Beno said the key to resolving sticky problems is to speak to a DMV expert at an Auto Club office who knows what forms are available to address such unusual situations as deaths, lost titles or even mistakes on existing titles. "We have specialists that get the right forms submitted in the right combination," she says.
Insurance Agents: Consumers might try turning to their insurance agents for help. Pete Moraga, spokesman for the nonprofit Insurance Information Network of California, says insurance agents often work with motor vehicle departments, which gives them insight into how they work. "I highly recommend consumers talk with their agents," he says. "They know your policy and what you need and will help you if they can."
My father's insurance agent was very helpful in resolving my problem. She steered me to a form I had never heard of: the "affidavit of surviving spouse." Once my father signed it and filed it with the state of Massachusetts, the state reissued the title in my father's name only. Once he had signed it over to me, I had everything I needed to register the Sentra in California.
Third-Party Agencies: Depending on your state, you might find help from a third-party agency. Try doing an Internet search that contains the phrase "vehicle registration services" and the name of your city. Ian Grossman, spokesman for the nonprofit American Association of Motor Vehicle Administrators, recommends visiting your state's DMV Web site to see if this option is available under the laws of your state.
The DMV Itself: There's no doubt about it, DMVs have a bad reputation. But for involved questions about motor vehicle laws, the DMV is sometimes your only alternative. State DMVs typically have phone lines staffed with representatives who can answer questions. But all too often, the hold time is lengthy, and the DMV agents speak in shorthand that the public can't easily understand. In some states, though, things are changing.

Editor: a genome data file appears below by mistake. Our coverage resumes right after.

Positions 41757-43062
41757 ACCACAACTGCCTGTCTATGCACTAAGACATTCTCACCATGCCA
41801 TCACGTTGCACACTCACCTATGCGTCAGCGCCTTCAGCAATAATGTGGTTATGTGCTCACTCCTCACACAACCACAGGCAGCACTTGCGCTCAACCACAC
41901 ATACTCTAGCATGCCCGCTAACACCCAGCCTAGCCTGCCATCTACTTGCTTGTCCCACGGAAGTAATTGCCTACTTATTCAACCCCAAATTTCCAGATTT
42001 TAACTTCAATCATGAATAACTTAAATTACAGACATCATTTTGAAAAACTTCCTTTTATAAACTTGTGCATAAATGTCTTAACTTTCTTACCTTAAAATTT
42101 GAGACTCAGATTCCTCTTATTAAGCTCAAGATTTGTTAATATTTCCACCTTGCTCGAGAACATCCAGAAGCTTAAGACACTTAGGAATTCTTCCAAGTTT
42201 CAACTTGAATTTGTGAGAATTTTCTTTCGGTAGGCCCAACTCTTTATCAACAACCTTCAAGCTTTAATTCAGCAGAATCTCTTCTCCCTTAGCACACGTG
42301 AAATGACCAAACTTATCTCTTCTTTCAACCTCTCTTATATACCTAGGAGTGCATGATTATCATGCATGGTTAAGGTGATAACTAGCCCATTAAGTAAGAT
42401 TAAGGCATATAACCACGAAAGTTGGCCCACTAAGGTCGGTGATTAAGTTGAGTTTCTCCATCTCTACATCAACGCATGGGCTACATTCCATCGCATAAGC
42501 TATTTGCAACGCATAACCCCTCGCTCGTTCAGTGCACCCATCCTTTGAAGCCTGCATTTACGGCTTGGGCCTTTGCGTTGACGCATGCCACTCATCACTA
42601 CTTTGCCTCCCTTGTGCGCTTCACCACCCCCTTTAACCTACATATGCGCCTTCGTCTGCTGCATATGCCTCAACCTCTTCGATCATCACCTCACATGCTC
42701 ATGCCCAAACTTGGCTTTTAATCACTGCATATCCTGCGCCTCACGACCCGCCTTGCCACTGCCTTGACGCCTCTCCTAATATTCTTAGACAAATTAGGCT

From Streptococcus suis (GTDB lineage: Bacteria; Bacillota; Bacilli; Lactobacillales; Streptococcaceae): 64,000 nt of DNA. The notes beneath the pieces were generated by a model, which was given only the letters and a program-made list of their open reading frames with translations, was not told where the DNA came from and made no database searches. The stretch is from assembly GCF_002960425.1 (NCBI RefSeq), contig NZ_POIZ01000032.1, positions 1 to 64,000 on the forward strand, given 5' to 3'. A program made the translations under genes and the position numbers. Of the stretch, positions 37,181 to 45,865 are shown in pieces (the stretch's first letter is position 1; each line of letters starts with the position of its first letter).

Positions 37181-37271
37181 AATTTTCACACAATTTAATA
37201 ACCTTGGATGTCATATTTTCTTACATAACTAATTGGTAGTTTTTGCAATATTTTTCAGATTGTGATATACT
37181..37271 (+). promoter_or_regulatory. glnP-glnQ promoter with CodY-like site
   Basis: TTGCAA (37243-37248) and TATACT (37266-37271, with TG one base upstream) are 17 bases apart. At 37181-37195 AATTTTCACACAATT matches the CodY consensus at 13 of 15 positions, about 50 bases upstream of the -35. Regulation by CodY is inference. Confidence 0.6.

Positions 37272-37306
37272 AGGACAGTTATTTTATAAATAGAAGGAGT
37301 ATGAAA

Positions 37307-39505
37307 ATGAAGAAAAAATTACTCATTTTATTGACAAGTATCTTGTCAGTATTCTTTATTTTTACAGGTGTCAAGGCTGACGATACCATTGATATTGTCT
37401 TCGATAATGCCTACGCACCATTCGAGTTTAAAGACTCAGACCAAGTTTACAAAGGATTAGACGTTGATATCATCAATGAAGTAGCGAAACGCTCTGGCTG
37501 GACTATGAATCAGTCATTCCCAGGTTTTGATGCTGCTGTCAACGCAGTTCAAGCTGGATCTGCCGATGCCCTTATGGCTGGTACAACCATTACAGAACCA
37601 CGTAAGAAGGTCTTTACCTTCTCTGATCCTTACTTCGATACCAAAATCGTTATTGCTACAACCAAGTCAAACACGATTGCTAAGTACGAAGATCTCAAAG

Grossman says he has seen an improvement over the past decade in the services offered by DMVs in most states. "Across the country, there has been an extreme focus on modernizing and improving the customer experience," he says. This includes a trend toward handling transactions and services online or through the mail to minimize in-person visits to agency offices.
California offers an example of some of those improvements. The state's DMV has downloadable forms at its Web site, instructional YouTube videos, self-service terminals at DMV offices and a new mobile phone app.
"The DMV is one of those places that people love to hate," says Jamie Garza, information officer for the California Department of Motor Vehicles. "But we know your time is valuable and the last thing you need to do is wait in line."
Applying that to phone transactions, California has introduced "virtual hold," where a caller leaves a name and number and gets a call back within a stated amount of time. This avoids long, uncertain hold times. I put the system to the test, and my call was returned in 20 minutes by a DMV employee who was both knowledgeable and sympathetic.
Avoid Problems by Thinking Ahead
Here are some tips on how to make things go more smoothly at the DMV when you're buying or selling a car or changing the title:
- If you are selling a vehicle, locate the car's title and make sure all liens have been removed by paying off the loan and getting a bank representative to sign the title. When potential buyers call, tell them you have a clear title.
- If you are shopping for a vehicle, ask the seller if he has the title in hand. Also ask if he's removed all liens on the car.
- If there is a lien on a car and you still want to buy it, call the lender to find out how to transfer the title to your name. Make sure this is possible before you agree to buy the vehicle.
- If there's a second name on the title, such as the name of a bank, the signature of a representative from that institution should be on the title, too.
- Consult your state's DMV site to find out how to correctly sign and date the title. If you make an error, DMV forms are required to correct it.
- Don't date the title until you are positive that the sale or purchase is final.
- If you're dealing with a DMV agent whom you feel is misinformed or inexperienced, politely ask for a supervisor.
Perhaps the most important tip doesn't have anything to do with paperwork or regulations, however. It's about attitude. "If you can be patient, that will help a lot," Beno says.
To find a dealership that knows how to treat shoppers right, please visit Edmunds.com's Dealer Ratings and Reviews.